US on cusp of COVID-19 vaccine as deaths surpass 3,000 in a day

WASHINGTON (Reuters) – The United States prepared to roll out a coronavirus vaccine within days as the country’s daily death toll surpassed 3,000 for the first time, exceeding the number of lives lost from the attacks of September 11, 2001.

COVID-19 deaths reached 3,253 on Wednesday, pushing up the US total since the start of the pandemic to 289,740, with a record 106,219 people hospitalized with the highly infectious respiratory disease.

Healthcare professionals and support staff, exhausted by the demands of the pandemic, have been watching patients die alone as millions of Americans refuse to follow medical advice to wear masks and avoid crowds in order to curb the virus’ spread.

Potentially helping to rein in the outbreak, a vaccine could start reaching healthcare workers, first responders and nursing home residents as soon as Sunday, though more likely early next week, according to Trump administration officials.

US Army General Gustave Perna, the chief operating officer of the Trump administration’s Operation Warp Speed vaccine development program, said all the vaccine doses remained in the hands of the pharmaceutical companies.

“But we’ve worked many rehearsals and planning cycles … and that’s why I’m confident that as soon as EUA (emergency use authorization) comes aboard, we’ll start packing to the final destinations and distribution will begin within 24 hours,” Perna said.

A panel of independent medical experts was due to decide on Thursday whether to recommend a vaccine from Pfizer Inc and German partner BioNTech SE for emergency use authorization from the US Food and Drug Administration.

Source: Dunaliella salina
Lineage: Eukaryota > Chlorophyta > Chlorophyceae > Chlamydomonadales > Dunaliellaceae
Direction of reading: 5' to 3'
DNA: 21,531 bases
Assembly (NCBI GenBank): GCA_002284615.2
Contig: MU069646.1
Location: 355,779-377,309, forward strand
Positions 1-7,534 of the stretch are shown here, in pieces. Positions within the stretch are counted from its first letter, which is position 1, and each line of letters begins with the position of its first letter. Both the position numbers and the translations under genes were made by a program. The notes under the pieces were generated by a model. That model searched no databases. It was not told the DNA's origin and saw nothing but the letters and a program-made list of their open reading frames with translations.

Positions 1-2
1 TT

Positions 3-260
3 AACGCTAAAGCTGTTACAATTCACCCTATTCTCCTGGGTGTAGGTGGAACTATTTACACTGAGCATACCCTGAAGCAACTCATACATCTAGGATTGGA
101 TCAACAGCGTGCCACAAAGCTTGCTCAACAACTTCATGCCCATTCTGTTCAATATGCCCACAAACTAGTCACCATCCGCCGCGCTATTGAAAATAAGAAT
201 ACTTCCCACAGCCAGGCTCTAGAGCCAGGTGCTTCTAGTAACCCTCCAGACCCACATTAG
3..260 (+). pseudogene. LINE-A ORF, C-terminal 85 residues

FDA consent could come as early as Friday or Saturday, followed by the first US injections on Sunday or Monday, Moncef Slaoui, chief adviser to Operation Warp, told Fox News.

A second vaccine developed by Moderna is a week behind.

Widespread inoculations, however, could take months.

In the meantime, intensive care units at hundreds of hospitals across the country were at or near capacity, data from the US Department of Health and Human Services showed.

Ten mostly rural counties in California reported having no ICU beds on Wednesday, according to state health figures analyzed by Reuters.

Besides the human cost, the pandemic has forced millions out of work as state and local officials impose restrictions on social and economic life to contain the outbreak.

Congress, meanwhile, has struggled to end a months-long stalemate over economic assistance.

Disagreements remain over business liability protections demanded by Republicans and aid to state and local governments sought by Democrats before a final deal is reached on pandemic assistance.

Reporting by Reuters staff; Writing by Daniel Trotta; Editing by Bernadette Baum

FILE PHOTO: A patient is wheeled across a bridge connecting buildings inside Mount Sinai Hospital during the coronavirus disease (COVID-19) pandemic in Manhattan in New York City, New York, US, December 3, 2020. REUTERS/Mike Segar

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